The cap on the price of gas imports agreed by the European Union (EU) seems to be useless. At least that is what the European natural gas futures contracts traded on the Dutch platform predict.
Specifically, the “market correction mechanism” would be activated if prices were above that threshold for three consecutive business days. In addition, it requires another condition: that it exceed the reference price of the global markets for liquefied natural gas (LNG) by 35 euros/MWh.
In this way, after consulting the future European contracts, the cap would not work in all of 2023 and would remain as an emergency mechanism in exceptional situations such as the one that occurred in August of this year, when gas priced above 300 euros/ MWh for several days.
Specifically, the futures mark 107.68 euros/MWh for the first quarter of 2023, 108.19 euros/MWh for the second, 108.850 euros/MWh for the third and 110.63 euros/MWh for the fourth. Europe has done its homework and has underground storage at 84% capacity, which also means that there will be a relaxation in the price of raw materials.
gas price drop
Since Friday, August 26, the last business day of trading in the TTF before the idea of a gas cap emerged, the price has experienced a significant drop, from the 339.2 euros/MWh that it touched that day to about 110 euros / current MWh. The maximum price of gas occurred in March and was 345 euros/MWh.
The cap, which may be applied as of February 15, 2023, will affect the contracts linked to the TTF and also the rest of the large European indices, although options are included to unlink them. The intraday market, over-the-counter (OTC) and daily stock exchanges will be excluded.
The Energy Regulators Cooperation Agency (ACER) will be in charge of monitoring the functioning of the markets and indicating whether the conditions are met to activate the cap. In the event that it is put into operation, it will be used for at least 20 days.
This will deactivate the throttle cap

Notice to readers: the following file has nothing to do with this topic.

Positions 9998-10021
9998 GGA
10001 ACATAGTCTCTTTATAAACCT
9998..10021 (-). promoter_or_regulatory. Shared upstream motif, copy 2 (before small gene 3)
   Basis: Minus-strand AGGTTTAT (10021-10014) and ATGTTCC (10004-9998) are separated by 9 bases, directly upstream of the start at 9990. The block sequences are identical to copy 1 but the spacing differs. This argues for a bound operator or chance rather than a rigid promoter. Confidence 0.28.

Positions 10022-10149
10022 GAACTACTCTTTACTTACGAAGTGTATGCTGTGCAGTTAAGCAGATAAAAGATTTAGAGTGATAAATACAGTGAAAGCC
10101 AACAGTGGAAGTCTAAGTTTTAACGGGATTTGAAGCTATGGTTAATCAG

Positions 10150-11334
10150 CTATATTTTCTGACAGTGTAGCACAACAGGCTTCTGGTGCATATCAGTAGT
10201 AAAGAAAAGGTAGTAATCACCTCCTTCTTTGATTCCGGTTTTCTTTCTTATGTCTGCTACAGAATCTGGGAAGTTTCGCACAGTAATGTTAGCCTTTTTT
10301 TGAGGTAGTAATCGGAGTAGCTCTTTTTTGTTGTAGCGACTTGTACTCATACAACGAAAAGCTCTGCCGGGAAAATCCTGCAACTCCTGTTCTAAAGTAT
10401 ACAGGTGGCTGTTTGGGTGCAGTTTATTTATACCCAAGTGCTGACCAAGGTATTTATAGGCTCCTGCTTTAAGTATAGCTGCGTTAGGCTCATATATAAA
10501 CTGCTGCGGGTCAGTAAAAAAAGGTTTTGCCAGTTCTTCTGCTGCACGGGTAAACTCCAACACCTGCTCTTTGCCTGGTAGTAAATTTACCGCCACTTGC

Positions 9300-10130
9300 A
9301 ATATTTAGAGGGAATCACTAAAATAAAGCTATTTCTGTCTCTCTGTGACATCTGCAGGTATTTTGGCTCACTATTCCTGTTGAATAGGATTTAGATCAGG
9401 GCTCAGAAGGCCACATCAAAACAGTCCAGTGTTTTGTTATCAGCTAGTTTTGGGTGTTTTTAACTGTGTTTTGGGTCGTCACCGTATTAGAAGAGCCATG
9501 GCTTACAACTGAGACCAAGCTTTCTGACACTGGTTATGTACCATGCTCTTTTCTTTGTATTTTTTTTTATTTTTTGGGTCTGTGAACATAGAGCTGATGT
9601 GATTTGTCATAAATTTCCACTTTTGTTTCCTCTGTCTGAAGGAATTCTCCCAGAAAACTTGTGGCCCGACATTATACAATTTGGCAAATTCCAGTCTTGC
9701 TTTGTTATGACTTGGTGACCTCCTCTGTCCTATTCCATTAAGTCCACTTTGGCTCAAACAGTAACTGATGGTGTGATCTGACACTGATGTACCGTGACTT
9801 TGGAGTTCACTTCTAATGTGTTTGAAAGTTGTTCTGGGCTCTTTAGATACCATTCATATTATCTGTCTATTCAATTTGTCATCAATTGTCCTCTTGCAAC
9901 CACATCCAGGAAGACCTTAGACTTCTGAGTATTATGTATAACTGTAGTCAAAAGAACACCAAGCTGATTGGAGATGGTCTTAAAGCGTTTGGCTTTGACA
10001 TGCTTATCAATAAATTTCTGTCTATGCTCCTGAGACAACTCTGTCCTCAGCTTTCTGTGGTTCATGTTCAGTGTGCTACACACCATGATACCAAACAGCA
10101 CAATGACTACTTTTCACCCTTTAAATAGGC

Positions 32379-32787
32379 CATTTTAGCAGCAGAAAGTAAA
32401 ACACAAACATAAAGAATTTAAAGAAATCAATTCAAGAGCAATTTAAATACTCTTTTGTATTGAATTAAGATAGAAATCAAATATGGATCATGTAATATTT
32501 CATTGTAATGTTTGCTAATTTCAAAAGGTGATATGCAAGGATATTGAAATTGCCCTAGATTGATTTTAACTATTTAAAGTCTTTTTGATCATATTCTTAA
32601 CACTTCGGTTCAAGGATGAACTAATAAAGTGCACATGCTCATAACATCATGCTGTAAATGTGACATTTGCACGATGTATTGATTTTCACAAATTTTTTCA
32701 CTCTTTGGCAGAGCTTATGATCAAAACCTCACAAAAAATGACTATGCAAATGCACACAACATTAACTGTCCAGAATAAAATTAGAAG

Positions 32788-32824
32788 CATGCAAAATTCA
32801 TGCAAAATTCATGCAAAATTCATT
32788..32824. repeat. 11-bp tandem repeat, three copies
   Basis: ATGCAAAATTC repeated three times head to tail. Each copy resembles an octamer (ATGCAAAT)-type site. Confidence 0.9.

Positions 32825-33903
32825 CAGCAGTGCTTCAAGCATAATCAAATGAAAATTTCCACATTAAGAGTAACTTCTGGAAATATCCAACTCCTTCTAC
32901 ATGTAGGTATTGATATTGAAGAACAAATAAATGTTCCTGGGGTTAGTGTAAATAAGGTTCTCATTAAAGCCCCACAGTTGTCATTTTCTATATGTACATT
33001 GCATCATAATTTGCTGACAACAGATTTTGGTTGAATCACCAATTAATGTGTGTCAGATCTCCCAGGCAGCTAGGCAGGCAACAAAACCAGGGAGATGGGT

For its part, the limit will automatically remain without effect when global prices are below 145 euros/MWh for three consecutive days (that is, 180-35 euros/MWh). But the mechanism will not only stop working if the price falls below the established threshold, but the European Commission has reserved certain rights to stop it. It will be rendered void if Brussels declares a regional or EU-wide emergency in the face of a “rationing” situation in which gas supply is insufficient to meet demand.
Also if instability occurs in the financial markets, in particular, if an increase in the guarantee requirements for companies operating in organized gas markets is detected.
Another safeguard of the pact is that the mechanism will stop working if the demand for gas increases by 15% in one month or 10% in two months, LNG imports decrease significantly or the volume traded in the TTF falls significantly in comparison. with the same period of a year ago.
Before November 1, 2023, the Commission will carry out a review of the regulation in view of the general situation of gas supply and, based on said report, it may propose the extension of its validity.
Far from the Commission cap
The final agreement greatly reduces the proposal of the European Commission, which raised a maximum ceiling of 275 euros/MWh, far from the objectives of countries such as Spain, Belgium or Greece, the main promoters of the measure.
To soften the position of Germany, the Member States have agreed to introduce a voluntary point in the regulation that allows speeding up the procedures for Community environmental legislation, diplomatic sources, which in practice could lead to relaxing the views on developing the installation of renewable energy.
The anecdote of the day was carried out by the Czech delegation. She gave the rest of the ministers a sweatshirt with the logo of the Presidency and the message “We will convene as many Energy Councils as necessary”, which was popularized by her Energy Minister, Jozef Síkela.